Antibody About Turn
A promising candidate is on the verge of entering clinical development… What happens when you see an opportunity to make it even better? Do you delay – or stick with it in the hope that it’s “good enough”?
Sam Cobb |
The introduction of antibody therapeutics has been one of the greatest, recent advances in drug development. These are often thought of as the large molecular weight monoclonal antibodies, but there are many other interesting antibody formats too with significant potential for human medicine. I am the founding CEO of AdAlta, a company that was launched with a focus on both shark antibodies and a human equivalent called the i-body. Both the shark antibody and the i-body have unique characteristics that support their inclusion in this next generation of antibody therapeutics.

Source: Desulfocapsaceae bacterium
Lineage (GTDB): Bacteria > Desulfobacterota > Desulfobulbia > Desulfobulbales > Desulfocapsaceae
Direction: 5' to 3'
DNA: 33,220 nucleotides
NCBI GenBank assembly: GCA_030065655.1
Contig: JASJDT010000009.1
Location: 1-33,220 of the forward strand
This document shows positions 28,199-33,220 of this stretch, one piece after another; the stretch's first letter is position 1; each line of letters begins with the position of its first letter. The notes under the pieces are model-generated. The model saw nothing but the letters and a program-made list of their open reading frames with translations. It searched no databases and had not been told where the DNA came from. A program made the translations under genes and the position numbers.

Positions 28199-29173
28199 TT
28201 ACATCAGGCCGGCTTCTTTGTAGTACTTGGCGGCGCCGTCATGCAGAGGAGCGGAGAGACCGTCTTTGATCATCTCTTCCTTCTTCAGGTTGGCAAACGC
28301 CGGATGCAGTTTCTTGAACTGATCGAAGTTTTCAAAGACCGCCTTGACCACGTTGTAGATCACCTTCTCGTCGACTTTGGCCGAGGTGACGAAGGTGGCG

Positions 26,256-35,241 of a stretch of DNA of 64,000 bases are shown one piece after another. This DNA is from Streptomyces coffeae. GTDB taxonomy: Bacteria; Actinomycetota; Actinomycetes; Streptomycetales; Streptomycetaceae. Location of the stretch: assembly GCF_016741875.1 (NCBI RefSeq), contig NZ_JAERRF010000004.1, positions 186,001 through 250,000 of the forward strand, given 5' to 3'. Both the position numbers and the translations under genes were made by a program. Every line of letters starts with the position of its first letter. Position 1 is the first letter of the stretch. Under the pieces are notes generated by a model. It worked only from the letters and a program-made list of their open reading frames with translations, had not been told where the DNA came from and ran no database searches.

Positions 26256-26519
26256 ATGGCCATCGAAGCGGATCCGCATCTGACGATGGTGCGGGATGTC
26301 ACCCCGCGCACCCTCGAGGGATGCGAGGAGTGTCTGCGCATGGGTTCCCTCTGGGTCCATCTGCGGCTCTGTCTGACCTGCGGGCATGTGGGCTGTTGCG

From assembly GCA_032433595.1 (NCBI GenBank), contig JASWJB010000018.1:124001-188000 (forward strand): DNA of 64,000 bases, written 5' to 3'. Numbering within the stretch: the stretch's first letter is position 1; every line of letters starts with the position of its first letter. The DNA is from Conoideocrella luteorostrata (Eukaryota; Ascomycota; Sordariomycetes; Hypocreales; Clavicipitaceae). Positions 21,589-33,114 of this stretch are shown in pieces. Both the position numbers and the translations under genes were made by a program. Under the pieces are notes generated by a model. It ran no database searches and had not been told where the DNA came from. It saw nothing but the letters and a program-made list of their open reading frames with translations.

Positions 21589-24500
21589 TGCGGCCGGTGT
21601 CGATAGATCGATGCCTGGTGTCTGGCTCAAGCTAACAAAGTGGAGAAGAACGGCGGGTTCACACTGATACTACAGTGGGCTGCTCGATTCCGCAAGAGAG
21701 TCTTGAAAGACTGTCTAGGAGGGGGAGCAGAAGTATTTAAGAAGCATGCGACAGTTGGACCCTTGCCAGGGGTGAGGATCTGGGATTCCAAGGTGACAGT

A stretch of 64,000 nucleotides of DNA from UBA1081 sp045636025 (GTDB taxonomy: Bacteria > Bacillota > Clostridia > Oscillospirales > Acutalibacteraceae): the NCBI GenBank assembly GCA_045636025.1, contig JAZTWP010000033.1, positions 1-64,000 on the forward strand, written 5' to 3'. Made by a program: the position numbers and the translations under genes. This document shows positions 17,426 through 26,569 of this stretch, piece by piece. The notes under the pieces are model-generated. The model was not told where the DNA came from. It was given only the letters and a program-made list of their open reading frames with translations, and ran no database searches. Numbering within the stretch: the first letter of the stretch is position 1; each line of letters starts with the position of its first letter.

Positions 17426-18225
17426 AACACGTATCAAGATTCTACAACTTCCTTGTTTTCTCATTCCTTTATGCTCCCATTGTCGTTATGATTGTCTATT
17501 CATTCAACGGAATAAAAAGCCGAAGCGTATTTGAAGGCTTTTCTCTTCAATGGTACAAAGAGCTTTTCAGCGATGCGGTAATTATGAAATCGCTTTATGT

A traditional mAb possesses both a heavy and light chain, but shark antibodies have only a heavy chain (similar to camel antibodies, which are attracting a great deal of attention in the research community). Both shark and camel antibodies have a very long CDR3 binding loop. The traditional binding loop in a human antibody is 8-10 amino acids, but in the shark it can consist of up to 30 residues, increasing binding affinity. Shark proteins are also very stable, you can boil them or put them in acid! We have even put the i-body and shark antibodies in proteases and found that they did not degrade.
Read the full article now
Log in or register to read this article in full and gain access to The Translational Scientist’s entire content archive. It’s FREE and always will be!